In love we trust
I'm not trying to control you. I'm told that's bad for relationships, whether in love or long-term care blogging. But please read this, and then do what I tell you. Right after the survey team leaves, of course.
It shouldn't come as a huge surprise that we live in an epoch where confidence in time-honored concepts and long-standing institutions has eroded to Grand Canyon depths. Government, healthcare, Santa Claus, religion, business, even personal integrity and commitment — all at all-time lows. When we can't even trust politicians or Chipotle anymore, what's this topsy-turvy world coming to?
But it turns out there's one thing, and perhaps about the only thing, we can still believe in these days — the enduring power of pure, undiluted love. How's that for a heaping tablespoon of hopelessly naïve, Pollyanna-ish treacle? I don't care — it's true, and I can prove it.
A few months ago, I was privileged to visit a couple assisted living communities with the charming and lovable Dave “Gruber” Allen. The goal was to shoot some heartwarming videos to be shown at a fundraiser for the Alzheimer's Association, and we made a rather striking duo — he with Rapunzel-length hair fluttering past his shoulders, and me with … pretty much none.
Sure, it was plenty heartwarming to watch Dave step to the piano and sing classic sentimental songs with seniors (see the videos here and here), but the big highlight was when we sat down to interview them about their love lives, past and present. The couples had been married from 50 to 69 years, and their words of affection for each other was as genuine and tear-inducing an endorsement of love and commitment as I've ever witnessed.
Once the event was over, we posted the last three minutes of that video on our Foundation Facebook page, little expecting what happened next. The piece was quickly noticed and shared by a site called, appropriately, Love What Matters, and to date has been seen by nearly 575,000 people. I hope you'll soon be one of them.
Buried in the endless deluge of grateful, anonymous posts that follows this video is one that says everything necessary — “This is what true love looks like.” I know most of us are probably sickened by the ugliness and vulgarity that pervades the posting of online opinions, and try to avoid comment threads like they're dirty handrails. But trust me, these are 1,600-plus messages that can be browsed without fear, though not without Kleenex.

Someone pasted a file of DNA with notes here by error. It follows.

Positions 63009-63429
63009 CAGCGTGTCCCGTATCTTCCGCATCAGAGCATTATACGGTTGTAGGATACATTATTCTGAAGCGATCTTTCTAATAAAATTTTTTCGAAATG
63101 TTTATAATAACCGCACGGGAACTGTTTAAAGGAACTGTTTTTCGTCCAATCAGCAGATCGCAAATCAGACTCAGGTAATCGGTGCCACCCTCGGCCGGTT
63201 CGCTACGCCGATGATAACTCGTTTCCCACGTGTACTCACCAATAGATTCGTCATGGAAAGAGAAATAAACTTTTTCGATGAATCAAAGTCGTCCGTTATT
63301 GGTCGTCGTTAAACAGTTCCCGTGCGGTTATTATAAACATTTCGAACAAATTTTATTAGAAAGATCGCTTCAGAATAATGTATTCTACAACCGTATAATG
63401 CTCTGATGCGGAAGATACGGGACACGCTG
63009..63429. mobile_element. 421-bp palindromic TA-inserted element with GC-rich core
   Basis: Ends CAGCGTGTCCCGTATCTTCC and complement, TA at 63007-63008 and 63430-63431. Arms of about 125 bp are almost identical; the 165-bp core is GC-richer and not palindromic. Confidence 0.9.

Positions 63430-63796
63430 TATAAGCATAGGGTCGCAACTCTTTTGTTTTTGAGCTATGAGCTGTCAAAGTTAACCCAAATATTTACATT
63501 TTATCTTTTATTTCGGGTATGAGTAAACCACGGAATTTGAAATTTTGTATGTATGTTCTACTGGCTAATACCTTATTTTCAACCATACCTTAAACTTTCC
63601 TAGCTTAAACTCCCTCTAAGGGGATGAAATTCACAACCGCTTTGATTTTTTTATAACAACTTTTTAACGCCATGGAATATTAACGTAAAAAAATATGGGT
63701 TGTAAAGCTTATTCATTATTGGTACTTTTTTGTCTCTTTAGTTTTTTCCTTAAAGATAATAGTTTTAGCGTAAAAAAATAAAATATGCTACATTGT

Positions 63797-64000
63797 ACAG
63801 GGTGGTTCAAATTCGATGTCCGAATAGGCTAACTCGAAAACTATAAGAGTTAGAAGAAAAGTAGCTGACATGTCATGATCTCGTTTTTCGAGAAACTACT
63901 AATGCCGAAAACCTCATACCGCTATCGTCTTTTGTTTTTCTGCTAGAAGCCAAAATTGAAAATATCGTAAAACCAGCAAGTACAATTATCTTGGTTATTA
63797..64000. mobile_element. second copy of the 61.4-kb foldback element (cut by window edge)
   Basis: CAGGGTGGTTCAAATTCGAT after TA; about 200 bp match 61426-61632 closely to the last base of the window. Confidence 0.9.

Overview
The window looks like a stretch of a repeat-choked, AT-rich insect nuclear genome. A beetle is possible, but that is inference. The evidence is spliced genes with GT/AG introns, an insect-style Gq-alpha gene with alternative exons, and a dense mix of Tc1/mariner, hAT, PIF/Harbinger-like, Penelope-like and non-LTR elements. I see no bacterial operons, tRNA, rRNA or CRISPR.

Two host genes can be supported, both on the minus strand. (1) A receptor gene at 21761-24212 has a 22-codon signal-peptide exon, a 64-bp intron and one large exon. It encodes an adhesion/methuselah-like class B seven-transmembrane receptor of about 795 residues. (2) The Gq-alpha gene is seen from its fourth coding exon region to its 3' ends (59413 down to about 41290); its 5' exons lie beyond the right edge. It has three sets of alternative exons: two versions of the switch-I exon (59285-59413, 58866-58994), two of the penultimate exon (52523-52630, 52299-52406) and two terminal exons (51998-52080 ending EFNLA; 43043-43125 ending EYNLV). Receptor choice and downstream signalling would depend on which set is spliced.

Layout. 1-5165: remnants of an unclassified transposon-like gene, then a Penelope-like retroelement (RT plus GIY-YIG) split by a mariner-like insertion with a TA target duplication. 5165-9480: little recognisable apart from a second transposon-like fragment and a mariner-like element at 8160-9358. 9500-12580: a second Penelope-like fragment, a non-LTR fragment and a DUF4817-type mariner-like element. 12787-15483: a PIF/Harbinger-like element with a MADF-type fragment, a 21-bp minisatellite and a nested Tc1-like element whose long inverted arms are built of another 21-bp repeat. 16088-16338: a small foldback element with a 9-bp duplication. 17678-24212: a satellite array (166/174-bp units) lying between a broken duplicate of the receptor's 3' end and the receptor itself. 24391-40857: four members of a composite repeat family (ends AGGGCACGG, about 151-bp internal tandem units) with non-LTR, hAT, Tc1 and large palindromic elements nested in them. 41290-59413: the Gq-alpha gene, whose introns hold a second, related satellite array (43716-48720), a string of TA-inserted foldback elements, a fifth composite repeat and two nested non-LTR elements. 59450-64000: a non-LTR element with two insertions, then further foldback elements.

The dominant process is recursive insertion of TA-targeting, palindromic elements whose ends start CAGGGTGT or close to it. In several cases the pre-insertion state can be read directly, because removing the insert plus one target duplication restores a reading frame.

Some are aspirational, like the young person who posted, “I want to find love like this before I die,” or the soon-to-be married couple who exchanged, “Awhhhh :') it'll be us.” Newlyweds affirmed their commitment: “We are just at the beginning of our adventure. Can't wait to see what's next. So grateful for every moment with you,” and the recently bereaved reveled in fond memories: “Yes, love is what matters. I was with my wife for 40 years and I wished I could have had another 40 with her before the Lord called her home...”
The weight and certainty of impending separation is palpable from the couples in this video, and sadly just a few weeks ago one of these dear people passed away. But what a privilege and honor it was to talk to her and hear her story, and I long to have just five more minutes to tell her how she and her beloved husband have inspired more than half a million people around the world.
Yes, we live in a cynical age, but these selfless couples prove, beyond all reasonable doubt, that there's still something alive on this planet that warrants our unreserved trust, intention and devotion. That's the power of love.
Things I Think is written by Gary Tetz, a national Silver Medalist and regional Gold Medal winner in the 2014 Association of Business Press Editors (ASBPE) awards program. He has amused, informed and sometimes befuddled long-term care readers worldwide since his debut with the former SNALF.com at the end of a previous century. He is a multimedia consultant for Consonus Healthcare Services in Portland, OR.